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Raw pet food trend risks E.coli and Salmonella in owners - new study

he rising popularity of trendy raw meat diets for pets is putting owners at risk of serious diseases such as E.coli, experts have warned. A new investigation revealed 86 per cent of sampled products carried the potentially deadly pathogen, while Salmonella was detected on 20 per cent, as well as various parasites. Scientists say dogs and cats fed on raw meat-based diets (RMBD) can pass on the bugs by licking their human companions or simply by brushing up against them.

“Milk” Comes from Breasts/Udders

The point is that each of these “milk” food names is legally established/recognized and refers to a lacteal secretion derived from mammals—not from plants. In contrast, “almond milk” (and “cashew milk” and “rice milk”) has no such legal/regulatory basis.  So, contrary to being consistent with federal law, a “[plant-derived] milk” food name violates it.

More education about GMOs needed among public

It’s hard to escape the amount of GMO products out on today’s market, but being informed about what they are may help your buying habits. Almost one in five people in the U.S. haven’t read or heard anything about GMOs, according to Pew. Also, at a leading agricultural school, Purdue University, over one-third of participants in an informal campus survey said they had no opinion on GMOs. 

NMPF Tells State, Federal Regulators: Enforcement Action Needed Against Doubly Deceptive Kite Hill “Almond Milk Yogurt”

The National Milk Producers Federation urged state and federal regulators today to take enforcement action against a plant-based food company whose imitation “yogurt” violates the federal definition for dairy foods and fails to provide the same nutrition as real yogurt.  NMPF called out Hayward, California-based Kite Hill for illegally labeling its line of products and implying the nut-based foods are suitable substitutes for the real dairy foods it attempts to mimic.

Dairies Are Awash in Organic Milk as Consumers Jump to Alternatives

Organic milk sales have cooled as the very shoppers who drove demand for the specialty product not long ago move on to newer alternatives, leaving dairy sellers and producers grappling with oversupply. A yearslong surge in demand prompted food companies and dairy farmers to invest in organic production, which requires eschewing pesticides and antibiotics and allowing cows to graze freely. Now, organic-milk supplies have ballooned just as demand has stalled.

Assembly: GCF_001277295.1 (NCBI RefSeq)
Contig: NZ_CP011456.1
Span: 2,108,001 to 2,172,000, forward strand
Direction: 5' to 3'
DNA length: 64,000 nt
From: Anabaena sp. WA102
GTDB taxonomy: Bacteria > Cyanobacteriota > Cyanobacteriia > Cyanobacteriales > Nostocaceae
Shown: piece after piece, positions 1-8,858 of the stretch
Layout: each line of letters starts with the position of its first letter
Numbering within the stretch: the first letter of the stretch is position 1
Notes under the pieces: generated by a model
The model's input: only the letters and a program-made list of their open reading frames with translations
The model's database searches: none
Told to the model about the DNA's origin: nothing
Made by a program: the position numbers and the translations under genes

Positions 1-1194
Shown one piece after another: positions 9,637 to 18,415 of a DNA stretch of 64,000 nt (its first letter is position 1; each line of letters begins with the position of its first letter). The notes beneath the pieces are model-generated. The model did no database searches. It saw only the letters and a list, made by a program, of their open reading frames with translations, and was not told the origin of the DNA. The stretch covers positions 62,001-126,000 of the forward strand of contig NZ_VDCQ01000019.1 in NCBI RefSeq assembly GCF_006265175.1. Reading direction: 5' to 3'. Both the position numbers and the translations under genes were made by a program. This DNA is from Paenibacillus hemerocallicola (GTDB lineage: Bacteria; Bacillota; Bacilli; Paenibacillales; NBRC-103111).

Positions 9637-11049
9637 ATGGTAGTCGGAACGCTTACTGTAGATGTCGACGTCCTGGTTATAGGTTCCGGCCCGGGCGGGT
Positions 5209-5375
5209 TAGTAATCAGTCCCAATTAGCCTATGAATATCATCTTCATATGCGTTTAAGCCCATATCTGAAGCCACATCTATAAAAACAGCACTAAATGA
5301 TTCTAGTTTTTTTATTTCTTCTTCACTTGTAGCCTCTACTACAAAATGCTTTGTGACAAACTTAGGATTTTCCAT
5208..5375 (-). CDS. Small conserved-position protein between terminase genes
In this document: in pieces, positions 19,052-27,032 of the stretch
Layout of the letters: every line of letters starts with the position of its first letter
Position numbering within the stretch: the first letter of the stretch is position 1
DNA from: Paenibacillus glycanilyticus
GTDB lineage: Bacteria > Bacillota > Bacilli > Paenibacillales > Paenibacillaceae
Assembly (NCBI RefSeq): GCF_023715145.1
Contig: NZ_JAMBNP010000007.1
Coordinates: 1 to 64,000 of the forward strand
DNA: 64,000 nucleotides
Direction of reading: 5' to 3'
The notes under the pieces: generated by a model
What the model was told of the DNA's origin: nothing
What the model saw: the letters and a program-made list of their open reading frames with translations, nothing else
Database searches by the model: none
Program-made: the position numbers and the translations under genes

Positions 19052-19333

Food Swamps Are the New Food Deserts

The term “food desert” conjures the image of a forlorn citizen, wandering through a barren landscape for miles and miles (or, by definition, for more than a mile) to reach the nearest fresh-food market. Populating food deserts with grocery stores is a favored cause among nutrition advocates, but the concept became controversial after some recent studies found the distance to the nearest grocery store doesn’t correlate with a region’s obesity rate.(Because it’s nutrition, other studies have shown the opposite.

The New War In Food Delivery Is In The Kitchen

Food-delivery startups from DoorDash to Uber Eats to Postmates are all now experimenting with different ways to maximize a restaurant’s kitchen — and in turn, generate more customers and more orders for partner restaurants. The delivery companies’ tactics range from deploying mini kitchen trailers to renting out extra space at fairgrounds to launching online-only companies. In a competitive market estimated to be worth $30 billion, each company is trying to play to its strengths to make sure it is the first app that a customer opens when they’re hungry.

Exploring the Wild World of Milk Alternatives

A single container of cow’s milk stands, somewhat awkwardly, alone. Why? Because cow’s-milk consumption in this country has plummeted—7 percent in 2015, an 11 percent further drop expected by 2020—and I’m about to taste my way through the wild and woolly world of alternatives. Almond milk may be the lait du moment, having seen sales in this country rise 250 percent from 2012 to 2015. But I have assembled soy, rice, cashew, coconut, macadamia, and pea. I have convened camel, sheep, horse, and goat. Everyone perches on stools and regards the first sample: store-bought soy.


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